Simply because a post is made at a particular time does not mean that it is
visible at that time to everyone. There were no responses visible to me when
I replied.

win2000etc is an appropriate but ill-frequented group. The groups that I
mentioned are far more active - even if they don't have the magic
"microsoft" or "cmdprompt" as part of their names. Further, it was extra
information, seeing as neither of the other respondents whose responses I
hadn't seen hadn't mentioned them.

Certainly, the /S switch was a typo and should have been /X. Mea culpa. I
also typed "id" in place of "is." Mea maxima culpa.

But what else about what I said was "incorrect?"

The newsgroups?
That alt.msdos.batch and alt.msdos.batch.nt are about the same nowadays?
(See 'on-topic policy' comments of 22/8/08 in both groups)
Generation of short filenames? Well - that's based on empirical data. Try

for /l %i in (1,1,8) do dir>"this is a long filename%i.txt"

which should generate 8 filenames which will be "reasonably similar." On my
machine, here's the result of a dir/x :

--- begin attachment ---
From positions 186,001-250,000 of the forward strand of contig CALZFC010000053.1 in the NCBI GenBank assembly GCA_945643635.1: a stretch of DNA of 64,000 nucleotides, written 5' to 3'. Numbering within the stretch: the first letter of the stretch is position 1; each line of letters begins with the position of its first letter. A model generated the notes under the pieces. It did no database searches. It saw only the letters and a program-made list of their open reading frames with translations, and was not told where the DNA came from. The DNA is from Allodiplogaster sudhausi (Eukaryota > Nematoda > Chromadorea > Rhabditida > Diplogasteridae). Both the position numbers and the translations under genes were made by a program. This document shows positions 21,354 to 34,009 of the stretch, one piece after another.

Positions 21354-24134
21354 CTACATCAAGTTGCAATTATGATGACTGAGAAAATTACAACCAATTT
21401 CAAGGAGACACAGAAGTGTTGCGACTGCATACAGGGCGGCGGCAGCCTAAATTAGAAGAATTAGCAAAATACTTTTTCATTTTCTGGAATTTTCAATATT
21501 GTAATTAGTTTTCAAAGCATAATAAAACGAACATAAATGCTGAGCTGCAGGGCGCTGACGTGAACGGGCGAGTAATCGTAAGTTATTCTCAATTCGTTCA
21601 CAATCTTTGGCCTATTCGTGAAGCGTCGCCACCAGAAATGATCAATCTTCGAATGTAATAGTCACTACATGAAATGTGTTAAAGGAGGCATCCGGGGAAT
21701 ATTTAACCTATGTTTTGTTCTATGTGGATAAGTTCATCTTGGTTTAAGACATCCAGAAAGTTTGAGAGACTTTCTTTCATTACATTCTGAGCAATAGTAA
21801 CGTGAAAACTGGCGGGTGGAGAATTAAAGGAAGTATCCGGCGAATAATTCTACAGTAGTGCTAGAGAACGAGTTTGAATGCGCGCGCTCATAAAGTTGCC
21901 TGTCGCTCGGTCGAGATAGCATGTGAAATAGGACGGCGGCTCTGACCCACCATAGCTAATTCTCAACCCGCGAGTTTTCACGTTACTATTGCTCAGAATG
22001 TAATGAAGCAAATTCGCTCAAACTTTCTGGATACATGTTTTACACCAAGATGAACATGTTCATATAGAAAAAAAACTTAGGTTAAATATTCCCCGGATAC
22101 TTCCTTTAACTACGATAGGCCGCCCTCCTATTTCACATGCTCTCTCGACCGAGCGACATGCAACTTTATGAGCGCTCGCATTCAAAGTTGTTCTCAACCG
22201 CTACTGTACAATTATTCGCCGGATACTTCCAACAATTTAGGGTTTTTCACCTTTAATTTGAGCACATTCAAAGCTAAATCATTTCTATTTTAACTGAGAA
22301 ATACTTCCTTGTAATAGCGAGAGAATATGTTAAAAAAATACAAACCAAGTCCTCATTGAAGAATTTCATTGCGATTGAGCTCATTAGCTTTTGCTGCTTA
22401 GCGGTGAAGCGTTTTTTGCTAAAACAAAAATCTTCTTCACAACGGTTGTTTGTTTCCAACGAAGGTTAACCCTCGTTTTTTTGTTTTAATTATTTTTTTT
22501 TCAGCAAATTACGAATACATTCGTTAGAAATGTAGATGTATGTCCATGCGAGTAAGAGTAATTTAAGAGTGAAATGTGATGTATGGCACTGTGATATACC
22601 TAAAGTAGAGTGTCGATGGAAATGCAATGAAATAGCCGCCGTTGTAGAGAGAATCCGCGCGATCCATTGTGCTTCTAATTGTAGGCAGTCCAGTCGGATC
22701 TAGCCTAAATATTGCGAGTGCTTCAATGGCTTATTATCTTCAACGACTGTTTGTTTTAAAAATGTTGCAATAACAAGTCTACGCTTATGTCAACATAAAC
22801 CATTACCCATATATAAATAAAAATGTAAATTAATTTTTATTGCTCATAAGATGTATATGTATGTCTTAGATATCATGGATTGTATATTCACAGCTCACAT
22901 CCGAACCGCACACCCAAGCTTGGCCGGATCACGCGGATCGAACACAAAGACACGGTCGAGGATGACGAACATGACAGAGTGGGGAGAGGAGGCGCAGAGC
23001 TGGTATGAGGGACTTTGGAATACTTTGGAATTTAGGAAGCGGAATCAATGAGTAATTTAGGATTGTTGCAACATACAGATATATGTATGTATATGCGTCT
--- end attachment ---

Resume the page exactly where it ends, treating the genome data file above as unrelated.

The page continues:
06/08/08 01:41 4,355 THISIS~1.TXT this is a long filename1.txt
06/08/08 01:41 4,419 THISIS~2.TXT this is a long filename2.txt
06/08/08 01:41 4,483 THISIS~3.TXT this is a long filename3.txt
06/08/08 01:41 4,547 THISIS~4.TXT this is a long filename4.txt
06/08/08 01:41 4,611 TH18C2~1.TXT this is a long filename5.txt
06/08/08 01:41 4,675 TH18C6~1.TXT this is a long filename6.txt
06/08/08 01:41 4,739 TH28CA~1.TXT this is a long filename7.txt
06/08/08 01:41 4,803 TH28CE~1.TXT this is a long filename8.txt

Which, I believe, proves the point. The short filename retains the first 2
characters from the lfn in each case. For the first 4, the filename is the
first 6 non-space characters then a tilda and the sequence 1,2,3,4 - the
extent (or "secondary filename" if you're old enough to recognise that
terminology) is retained.
After the first four, the first two characters are followed by what is
apparently a hex code then ~1.

Or are you saying that DIR would not incorrectly report on the short
filenames?

So - what about my claims is "incorrect?"

And then I'll put the question back to you - why did you bother responding,
since you had nothing positive to contribute, only largely-incorrect
criticism and to repeat the indication of the error that you acknowledge had
already been detected?
 
J

JC

"Pegasus (MVP)" suggested:
"JC" suggested in return...
REG_DWORD value named NtfsDisable8dot3NameCreation with a value set to
0 or 1 the appropriate fix.